Why does some post-catastrophe imagery contain cloud, smoke and other artefacts?
In order to capture and publish post-catastrophe imagery as quickly as possible, we sometimes will have to fly in conditions that we would normally consider sub-optimal for our standard captures. This includes potentially flying under high cloud layers or at higher than usual altitudes due to emergency Air Traffic Control…
How can I find post-catastrophe surveys in MapBrowser?
If you have purchased the Nearmap ImpactResponse product as part of your subscription, you'll be notified by email when new imagery is available, including a link to the relevant locations and survey dates. You can view this imagery in the new MapBrowser during the embargo period. After the embargo period, you can view the…
How does Nearmap decide which events to capture for Post-Catastrope surveys?
Events are assessed based in criteria such as the scale of impact to communities, infrastructure, and property, and the geographical areas affected by the event. Due to the variability of these types of events, Nearmap assesses each on its own merit based on certain criteria. For example, a significant hurricane that is…
How fast is post-catastrophe imagery captured after an event?
We endeavour to capture as quickly as possible after an event, usually within days. There are several factors that affect the timing of a capture after a natural disaster event; at all times, the safety of our crew is paramount. We will not fly through or in adverse weather conditions (which includes thick smoke) or have…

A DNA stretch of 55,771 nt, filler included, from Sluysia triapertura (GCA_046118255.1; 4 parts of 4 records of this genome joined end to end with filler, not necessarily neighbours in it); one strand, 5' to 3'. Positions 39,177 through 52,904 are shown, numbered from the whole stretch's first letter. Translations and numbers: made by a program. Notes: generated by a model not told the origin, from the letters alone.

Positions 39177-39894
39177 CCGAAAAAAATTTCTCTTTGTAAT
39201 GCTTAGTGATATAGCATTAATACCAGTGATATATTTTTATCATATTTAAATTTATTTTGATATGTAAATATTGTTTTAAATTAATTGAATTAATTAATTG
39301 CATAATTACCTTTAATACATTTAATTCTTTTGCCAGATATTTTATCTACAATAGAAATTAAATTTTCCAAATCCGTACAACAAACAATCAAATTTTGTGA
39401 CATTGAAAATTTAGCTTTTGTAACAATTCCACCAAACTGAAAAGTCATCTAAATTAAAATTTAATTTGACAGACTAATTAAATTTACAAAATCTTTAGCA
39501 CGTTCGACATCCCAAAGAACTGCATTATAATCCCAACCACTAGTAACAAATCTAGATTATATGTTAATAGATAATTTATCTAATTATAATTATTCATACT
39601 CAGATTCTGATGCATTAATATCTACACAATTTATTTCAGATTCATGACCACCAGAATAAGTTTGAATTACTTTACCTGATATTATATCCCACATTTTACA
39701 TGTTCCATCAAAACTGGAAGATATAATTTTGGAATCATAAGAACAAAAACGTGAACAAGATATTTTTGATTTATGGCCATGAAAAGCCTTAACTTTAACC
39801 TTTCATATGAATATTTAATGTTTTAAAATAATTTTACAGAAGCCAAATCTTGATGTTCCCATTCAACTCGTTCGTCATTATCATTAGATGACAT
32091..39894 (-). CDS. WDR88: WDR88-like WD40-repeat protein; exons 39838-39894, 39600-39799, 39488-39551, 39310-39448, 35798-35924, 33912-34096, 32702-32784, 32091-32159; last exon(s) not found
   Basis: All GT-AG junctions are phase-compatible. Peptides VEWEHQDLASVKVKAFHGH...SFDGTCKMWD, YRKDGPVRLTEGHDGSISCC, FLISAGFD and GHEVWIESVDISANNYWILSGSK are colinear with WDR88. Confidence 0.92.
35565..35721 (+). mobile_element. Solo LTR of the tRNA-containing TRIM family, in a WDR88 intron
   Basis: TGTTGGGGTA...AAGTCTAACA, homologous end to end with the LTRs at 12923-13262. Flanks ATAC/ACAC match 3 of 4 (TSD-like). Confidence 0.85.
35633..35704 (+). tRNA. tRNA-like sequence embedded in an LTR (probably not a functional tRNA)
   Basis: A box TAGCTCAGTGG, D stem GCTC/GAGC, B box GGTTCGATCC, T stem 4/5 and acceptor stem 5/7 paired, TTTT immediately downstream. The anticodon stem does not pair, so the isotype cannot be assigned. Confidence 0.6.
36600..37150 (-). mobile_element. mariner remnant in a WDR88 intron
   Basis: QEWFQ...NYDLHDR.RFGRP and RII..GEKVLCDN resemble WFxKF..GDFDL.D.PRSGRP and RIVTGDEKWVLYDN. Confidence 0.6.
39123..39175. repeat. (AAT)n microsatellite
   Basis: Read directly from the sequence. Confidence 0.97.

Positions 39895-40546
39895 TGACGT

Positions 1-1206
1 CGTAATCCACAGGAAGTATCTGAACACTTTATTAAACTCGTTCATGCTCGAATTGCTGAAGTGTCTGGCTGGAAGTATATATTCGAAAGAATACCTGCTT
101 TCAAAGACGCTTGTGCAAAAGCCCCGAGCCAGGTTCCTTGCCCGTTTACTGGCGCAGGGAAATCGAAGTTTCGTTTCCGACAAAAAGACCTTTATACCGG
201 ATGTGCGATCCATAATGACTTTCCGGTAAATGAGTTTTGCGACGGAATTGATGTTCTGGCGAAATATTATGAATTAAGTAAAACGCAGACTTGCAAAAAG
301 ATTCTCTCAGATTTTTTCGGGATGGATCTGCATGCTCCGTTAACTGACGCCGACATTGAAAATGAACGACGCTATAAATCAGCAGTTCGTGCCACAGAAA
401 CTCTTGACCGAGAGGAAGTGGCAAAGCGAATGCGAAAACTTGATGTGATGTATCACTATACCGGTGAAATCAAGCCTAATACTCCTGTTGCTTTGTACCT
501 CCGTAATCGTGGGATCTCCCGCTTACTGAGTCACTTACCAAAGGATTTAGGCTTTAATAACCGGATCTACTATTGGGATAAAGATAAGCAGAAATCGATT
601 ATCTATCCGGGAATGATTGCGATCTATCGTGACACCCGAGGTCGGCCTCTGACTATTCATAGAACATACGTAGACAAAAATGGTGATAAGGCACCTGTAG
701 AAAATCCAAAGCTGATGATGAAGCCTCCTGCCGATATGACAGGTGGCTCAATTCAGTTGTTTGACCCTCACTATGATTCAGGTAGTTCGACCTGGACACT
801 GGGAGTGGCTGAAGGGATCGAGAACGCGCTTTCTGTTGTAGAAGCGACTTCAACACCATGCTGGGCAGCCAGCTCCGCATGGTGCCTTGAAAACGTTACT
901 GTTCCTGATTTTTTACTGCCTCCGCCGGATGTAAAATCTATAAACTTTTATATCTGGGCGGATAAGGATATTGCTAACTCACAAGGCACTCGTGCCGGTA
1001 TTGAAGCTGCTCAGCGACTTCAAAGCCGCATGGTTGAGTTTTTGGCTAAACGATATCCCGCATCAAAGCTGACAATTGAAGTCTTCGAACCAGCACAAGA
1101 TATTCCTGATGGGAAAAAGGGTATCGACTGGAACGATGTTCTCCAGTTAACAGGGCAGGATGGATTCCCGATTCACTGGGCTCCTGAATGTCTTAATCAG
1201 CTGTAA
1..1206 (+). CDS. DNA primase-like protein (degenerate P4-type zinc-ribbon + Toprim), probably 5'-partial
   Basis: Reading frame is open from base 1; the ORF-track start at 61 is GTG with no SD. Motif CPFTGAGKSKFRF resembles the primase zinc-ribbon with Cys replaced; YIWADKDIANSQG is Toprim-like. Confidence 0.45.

How will I know when new post-catastrophe imagery is available?
If you have purchased the Nearmap ImpactResponse product as part of your subscription, you'll receive and email to let you know when an event has been captured, and another email to let you know when the imagery has been published, including a link to the relevant locations and survey dates. Notifications will be sent to…
What resolution is post-catastrophe imagery?
The post-catastrophe program is captured as high-resolution Vertical (orthogonal) imagery at 5.5cm-7.5cm GSD (ground sampling distance) per pixel. The resolution can vary depending on the ceiling height of clouds, but we aim for 7cm or higher. Learn more about Nearmap Vertical imagery specifications.